or the Senate; and though he be composed and graceful, that anxious eye, those guarded words, betray him ill at ease. An actor, guilty of some disturbance, tells Augustus that it is well for the people to have other men to watch besides their Emperor; and he is pardoned.7 A frantic citizen runs through the streets screaming that he has sworn not to survive Augustus, and that others must swear the same; and he is rewarded. If the Emperor has to harangue the Senate or publish an edict, he will quote “ whole books” upon his side, as if to convince the people, says his biographer, that his opinions had been held of old.69 How wretched the subjects of such a sovereign! but how much more wretched — and God be praised that such judgments of His are always visible — the sovereign of such subjects as were then called Romans !

Neither the family misfortunes that came upon Augustus the Emperor, as if in retribution of his early crimes and his subsequent hypocrisies, nor the public events, campaigns, and yearly intrigues of his reign, belong to the history of liberty, scarcely to that of servitude. He outlived the friends and the children to whom he would have most willingly surrendered his authority at the hour of death. His last words were to ask if he had played his part becomingly;70 as if the forty-four years of his dominion and the seventy-seven of life were worthy of applause on account of the length to which they had been protracted beyond the terror and the humiliation they had wrought amongst his fellow-creatures. He was made a god by those who survived him; and his step-son, in whom there were none of his virtues, but only his vices magnified," succeeded to his throne. The gradation in character from that of the first Cæsar to that of Augustus, the second, and then to this of Tiberius, the third, is the progress of the despotism which triumphed where liberty had been overthrown."2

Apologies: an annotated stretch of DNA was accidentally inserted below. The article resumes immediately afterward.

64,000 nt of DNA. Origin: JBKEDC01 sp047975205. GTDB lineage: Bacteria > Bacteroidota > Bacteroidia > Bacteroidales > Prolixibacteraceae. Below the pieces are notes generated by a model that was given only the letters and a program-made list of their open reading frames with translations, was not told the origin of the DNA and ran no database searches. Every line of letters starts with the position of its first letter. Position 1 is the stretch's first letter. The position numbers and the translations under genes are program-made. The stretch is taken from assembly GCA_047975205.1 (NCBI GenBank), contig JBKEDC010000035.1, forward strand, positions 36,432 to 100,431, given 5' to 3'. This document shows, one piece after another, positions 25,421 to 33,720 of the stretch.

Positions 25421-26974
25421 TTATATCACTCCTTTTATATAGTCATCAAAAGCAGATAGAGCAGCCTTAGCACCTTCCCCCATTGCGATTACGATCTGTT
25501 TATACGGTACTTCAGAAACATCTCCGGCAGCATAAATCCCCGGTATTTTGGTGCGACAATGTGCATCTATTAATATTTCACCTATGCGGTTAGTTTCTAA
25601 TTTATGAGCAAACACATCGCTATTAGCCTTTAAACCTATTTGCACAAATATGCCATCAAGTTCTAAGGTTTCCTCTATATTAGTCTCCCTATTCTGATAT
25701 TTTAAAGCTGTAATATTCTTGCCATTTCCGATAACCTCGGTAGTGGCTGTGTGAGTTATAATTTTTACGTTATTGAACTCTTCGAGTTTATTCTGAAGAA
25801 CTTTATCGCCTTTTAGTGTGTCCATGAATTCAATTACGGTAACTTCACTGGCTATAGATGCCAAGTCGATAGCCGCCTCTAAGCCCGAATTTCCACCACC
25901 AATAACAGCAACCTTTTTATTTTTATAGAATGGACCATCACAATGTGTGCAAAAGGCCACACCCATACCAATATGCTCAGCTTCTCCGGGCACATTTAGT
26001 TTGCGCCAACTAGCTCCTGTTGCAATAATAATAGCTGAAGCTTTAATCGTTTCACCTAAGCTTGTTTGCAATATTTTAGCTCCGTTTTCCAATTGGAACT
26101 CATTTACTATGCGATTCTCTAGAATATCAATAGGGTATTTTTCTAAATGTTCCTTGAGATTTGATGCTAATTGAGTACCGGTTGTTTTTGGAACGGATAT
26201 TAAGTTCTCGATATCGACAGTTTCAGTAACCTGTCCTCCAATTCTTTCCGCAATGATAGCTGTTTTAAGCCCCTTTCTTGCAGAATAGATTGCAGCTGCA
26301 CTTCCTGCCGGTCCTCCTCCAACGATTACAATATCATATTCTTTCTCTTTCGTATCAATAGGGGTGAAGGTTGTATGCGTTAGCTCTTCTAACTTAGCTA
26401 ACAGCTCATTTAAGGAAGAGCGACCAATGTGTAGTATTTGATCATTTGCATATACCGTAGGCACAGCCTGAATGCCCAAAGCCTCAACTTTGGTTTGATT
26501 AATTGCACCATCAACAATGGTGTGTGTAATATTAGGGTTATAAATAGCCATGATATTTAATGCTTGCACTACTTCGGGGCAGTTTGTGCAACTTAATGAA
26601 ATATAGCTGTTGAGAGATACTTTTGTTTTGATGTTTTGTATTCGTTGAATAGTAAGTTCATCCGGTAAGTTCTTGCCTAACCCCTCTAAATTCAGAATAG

67 Dion Cass., LIV. 17.
68 Ibid., LIII. 20.
69 Suet., Aug., 89.
70 A. D. 14. Suet., Aug., 99.

“ Animam cælestem,” says Pater-
culus, quite out of his depth, “ cælo
reddidit.” II. 123,

the smallestisorder and and floor of

71 Dion Cassius, after describing soever tempts the pride and vanity Tiberius, mentions that some sus- of ambitious men is not so big as pected Augustus of having chosen the smallest star which we see scathim to serve as a foil to his mem- tered in disorder and unregarded ory! LVI. 45. Cf. Tac., Ann., upon the pavement and floor of I. 10.

heaven.” Holy Dying, Ch. I. 72 . But," as Jeremy Taylor sect. 4. says, with sublime fervor, " what

C., Ann., upon in disorder and we see scar



“Presso al tempo che tutto 'l Ciel volle
Ridur lo mondo a suo modo sereno."

DANTE, Paradiso, VI. 55, 56. "Thus is our Era to be named of Hope.” – Carlyle, French Revolution, Book III. ch. 8.

THE view from which our steps are bearing us away is such as we may well be glad to leave. A few scattered palaces, wherein we would not willingly look again, rise amongst a mass of hovels, of which the doors are closed against us, upon a plain grim with devastation and sterility. The cheerful voice of the husbandman is changed to the outcry of the soldier or the wail of the slave; while the earth itself, as if saddened and speechless, denies a place to the waving corn, and bears, it seems, no tree or leaf to hear the murmurs of the wind. Above the plain, a mountain, diademed with clouds, and barren as the fields beneath, supports a single edifice, which, whether it be a residence or a fortress, is equally magnificent and dreary. Here dwells the master, and below him, on the plain, are the subjects of the Roman Empire.

The prospect to which we turn, at first, is not more gladsome. Without a people, and, a few rare